Du Malone writes: This post is the second in a series dealing with the topics of contracts, their negotiation, and agents. The post explores the question of when contracts should be negotiated.

A pitfall in the negotiation of contracts in FM concerns sub-optimal timing. Specifically, there’s a tendency to seek to deal with lots of contracts at once, usually at, or the near, the end end of the season.

This tendency arises, in part, from the phenomenon discussed in the previous post, namely thinking of contracts as ‘admin’: thinking of them that way is apt to make them sound boring and inessential, in which case the natural response will be to delay dealing with them.

A default position of leaving contracts to the season’s end can entail problems.

First, when we negotiate a contract with a player, we try to get it as close as possible to the ideal for the context in which we’re negotiating. But contexts change — and the manner in, and speed at, which they change will vary from player to player.

It follows that contracts will need to be negotiated at various times. Certainly in my own saves, I’ve found that thinking in terms of a rolling programme of negotiation, rather than periodic binges, tends to work best. A long march through the world of contracting, if you like.

A second problem of negotiating several contracts at the same time of year is fatigue. By the time you get to, say, your eighth contract and an agent is tediously demanding a higher unused sub bonus, your resistance has been ground down.

Many factors affect the optimal timing of negotiations. Here are some examples:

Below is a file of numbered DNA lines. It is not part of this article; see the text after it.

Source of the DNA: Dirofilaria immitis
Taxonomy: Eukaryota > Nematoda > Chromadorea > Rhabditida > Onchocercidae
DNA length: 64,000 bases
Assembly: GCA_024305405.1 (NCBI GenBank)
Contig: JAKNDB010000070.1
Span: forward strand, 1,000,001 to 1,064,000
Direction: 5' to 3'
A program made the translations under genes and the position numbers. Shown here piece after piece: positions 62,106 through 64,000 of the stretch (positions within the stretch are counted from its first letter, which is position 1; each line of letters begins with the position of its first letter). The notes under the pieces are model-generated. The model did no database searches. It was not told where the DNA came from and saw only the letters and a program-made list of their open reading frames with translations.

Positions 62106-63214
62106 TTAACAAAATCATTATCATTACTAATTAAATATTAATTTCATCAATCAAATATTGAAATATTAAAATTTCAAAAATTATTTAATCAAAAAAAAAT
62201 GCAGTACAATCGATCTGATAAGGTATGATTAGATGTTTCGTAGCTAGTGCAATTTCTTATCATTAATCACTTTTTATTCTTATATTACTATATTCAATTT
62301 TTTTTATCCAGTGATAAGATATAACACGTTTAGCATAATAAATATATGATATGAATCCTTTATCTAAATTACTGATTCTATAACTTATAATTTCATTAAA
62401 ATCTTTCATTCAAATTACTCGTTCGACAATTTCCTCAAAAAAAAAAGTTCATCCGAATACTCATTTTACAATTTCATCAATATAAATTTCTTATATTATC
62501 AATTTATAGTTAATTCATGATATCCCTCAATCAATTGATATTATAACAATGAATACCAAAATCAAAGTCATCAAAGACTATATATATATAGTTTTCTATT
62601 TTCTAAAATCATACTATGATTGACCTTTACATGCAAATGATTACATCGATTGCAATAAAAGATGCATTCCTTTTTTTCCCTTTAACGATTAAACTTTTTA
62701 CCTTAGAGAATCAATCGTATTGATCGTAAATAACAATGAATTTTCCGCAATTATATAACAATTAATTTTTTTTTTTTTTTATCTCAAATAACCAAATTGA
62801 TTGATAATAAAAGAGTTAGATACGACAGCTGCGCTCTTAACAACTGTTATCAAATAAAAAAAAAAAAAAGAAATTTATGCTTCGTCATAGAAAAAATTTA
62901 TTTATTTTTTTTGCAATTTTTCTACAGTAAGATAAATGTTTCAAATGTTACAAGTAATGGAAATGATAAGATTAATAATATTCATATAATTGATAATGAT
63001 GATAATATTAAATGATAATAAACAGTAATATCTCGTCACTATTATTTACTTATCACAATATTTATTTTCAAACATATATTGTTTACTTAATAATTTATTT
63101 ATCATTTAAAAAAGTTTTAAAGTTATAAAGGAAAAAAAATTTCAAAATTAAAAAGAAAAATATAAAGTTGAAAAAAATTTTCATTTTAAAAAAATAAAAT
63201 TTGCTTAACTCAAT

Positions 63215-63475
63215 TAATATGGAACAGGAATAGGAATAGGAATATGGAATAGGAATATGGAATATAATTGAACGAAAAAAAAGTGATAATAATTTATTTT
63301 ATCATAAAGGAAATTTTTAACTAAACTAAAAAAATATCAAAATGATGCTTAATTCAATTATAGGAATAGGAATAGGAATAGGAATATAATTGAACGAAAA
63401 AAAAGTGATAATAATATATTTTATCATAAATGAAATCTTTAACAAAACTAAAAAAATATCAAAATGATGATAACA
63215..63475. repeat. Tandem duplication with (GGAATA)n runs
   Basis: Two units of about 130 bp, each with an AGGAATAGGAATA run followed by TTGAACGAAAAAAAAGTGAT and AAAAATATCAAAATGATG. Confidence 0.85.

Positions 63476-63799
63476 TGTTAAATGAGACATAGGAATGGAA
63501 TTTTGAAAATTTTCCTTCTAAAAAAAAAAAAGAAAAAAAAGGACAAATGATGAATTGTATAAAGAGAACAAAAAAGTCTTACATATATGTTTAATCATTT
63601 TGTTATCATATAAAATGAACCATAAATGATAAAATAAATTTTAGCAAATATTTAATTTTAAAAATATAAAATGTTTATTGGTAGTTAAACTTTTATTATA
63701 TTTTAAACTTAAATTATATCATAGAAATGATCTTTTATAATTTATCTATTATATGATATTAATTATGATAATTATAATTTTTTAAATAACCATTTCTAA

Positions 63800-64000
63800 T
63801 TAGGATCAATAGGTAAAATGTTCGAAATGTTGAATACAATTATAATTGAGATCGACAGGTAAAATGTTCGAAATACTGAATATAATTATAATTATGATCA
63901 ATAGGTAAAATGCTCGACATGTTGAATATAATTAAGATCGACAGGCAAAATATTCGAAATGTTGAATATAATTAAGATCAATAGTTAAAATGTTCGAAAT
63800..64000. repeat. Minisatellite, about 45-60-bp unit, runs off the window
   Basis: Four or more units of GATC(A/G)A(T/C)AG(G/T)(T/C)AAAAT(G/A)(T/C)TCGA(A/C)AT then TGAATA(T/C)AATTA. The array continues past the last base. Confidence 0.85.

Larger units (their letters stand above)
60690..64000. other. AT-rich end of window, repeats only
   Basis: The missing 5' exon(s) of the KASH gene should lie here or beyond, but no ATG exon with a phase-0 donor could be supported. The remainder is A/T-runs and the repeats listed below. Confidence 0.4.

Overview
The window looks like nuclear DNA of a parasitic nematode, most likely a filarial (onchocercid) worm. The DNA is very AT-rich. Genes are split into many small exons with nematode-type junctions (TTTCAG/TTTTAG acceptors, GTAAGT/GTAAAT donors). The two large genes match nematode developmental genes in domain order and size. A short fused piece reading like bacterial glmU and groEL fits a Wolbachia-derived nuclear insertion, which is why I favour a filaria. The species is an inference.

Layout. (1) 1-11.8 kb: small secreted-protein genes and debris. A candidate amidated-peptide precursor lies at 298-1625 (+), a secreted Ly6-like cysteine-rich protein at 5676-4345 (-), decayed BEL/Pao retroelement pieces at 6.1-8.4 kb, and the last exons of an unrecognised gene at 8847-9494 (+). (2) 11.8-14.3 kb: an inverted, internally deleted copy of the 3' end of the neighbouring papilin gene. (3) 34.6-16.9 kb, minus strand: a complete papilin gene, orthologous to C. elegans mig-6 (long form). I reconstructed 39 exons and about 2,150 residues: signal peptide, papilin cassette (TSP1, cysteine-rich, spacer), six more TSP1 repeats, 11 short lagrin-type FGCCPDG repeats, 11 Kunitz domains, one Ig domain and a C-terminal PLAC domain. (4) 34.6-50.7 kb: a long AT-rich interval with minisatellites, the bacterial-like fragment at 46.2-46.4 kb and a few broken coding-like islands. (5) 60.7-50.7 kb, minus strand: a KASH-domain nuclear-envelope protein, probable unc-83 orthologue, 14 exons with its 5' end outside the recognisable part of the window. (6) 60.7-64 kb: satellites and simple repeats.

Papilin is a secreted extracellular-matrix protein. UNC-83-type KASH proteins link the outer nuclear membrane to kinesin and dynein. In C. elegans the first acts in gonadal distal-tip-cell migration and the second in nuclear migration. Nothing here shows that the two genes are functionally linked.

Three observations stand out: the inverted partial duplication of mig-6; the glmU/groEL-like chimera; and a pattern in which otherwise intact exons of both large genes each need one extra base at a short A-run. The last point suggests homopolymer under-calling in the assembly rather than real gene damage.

1. A player is developing fast, putting in good performances, and beginning to attract interest from elsewhere. Getting the player onto a new contract might dispel that interest — or at least raise the level of the bid you receive.
  2. Even better would be to anticipate such a case by offering the contract before other clubs express interest — though, of course, that’s easier said than done.
  3. As one thinks ahead about the shape of the squad for next season, and perhaps beyond, one begins to arrive at judgements about which players feature in those plans. I find this certainly happens from mid-season onwards, but often happens well before that. In fact, planning and reviewing is, or at least can be, more like a continual process. In which case, why delay? Once you’re confident that a player features in your medium-, or even long-, term plan, why not offer them the contract required?
  4. I sometimes seek to renew contracts as the pre-season develops. During the pre-season, various developments often make the situation regarding squad composition more clear. For example, a player you would have liked to have retained insists on moving; you fail to land a transfer target; someone sustains a long-term injury. Such developments have knock-on effects: for  example, a back-up  player becomes less marginal. In which case, it might now make sense to offer a revised contract.
  5. In such cases, it’s good if possible to get in before the competitive season starts. Generally, if you negotiate a bonus (such as an avoid-relegation bonus) before the competition starts, it will apply to the coming season: whereas if you delay until the competition has started, it will apply only to the following season. Equally, if you negotiate too early, before the out-going season has properly closed, there may be a problem concerning which bonuses are available. For example, maybe you’ve qualified for a higher level competition, but bonuses for performance in that competition aren’t yet showing up.
  6. I’ve argued elsewhere (in ‘How to manage in a crisis‘) that one instrument to use when trying to turn round a bad run is contract renewal.

A by-product of the ‘long march’ approach that I’m advocating here is that, when that time comes, around season’s end, that is often associated with the task of negotiating a myriad contracts, there’s often little (or, very occasionally, actually nothing) to be done. It makes for a more relaxing life.

Next in the series: Deal breakers: knowing your fallback position

Previous post in the series: Approaching contracts in FM

Image credit: ‘Contracts’ by Credit Score Guide, generously made available under a CC BY 2.0 licence.

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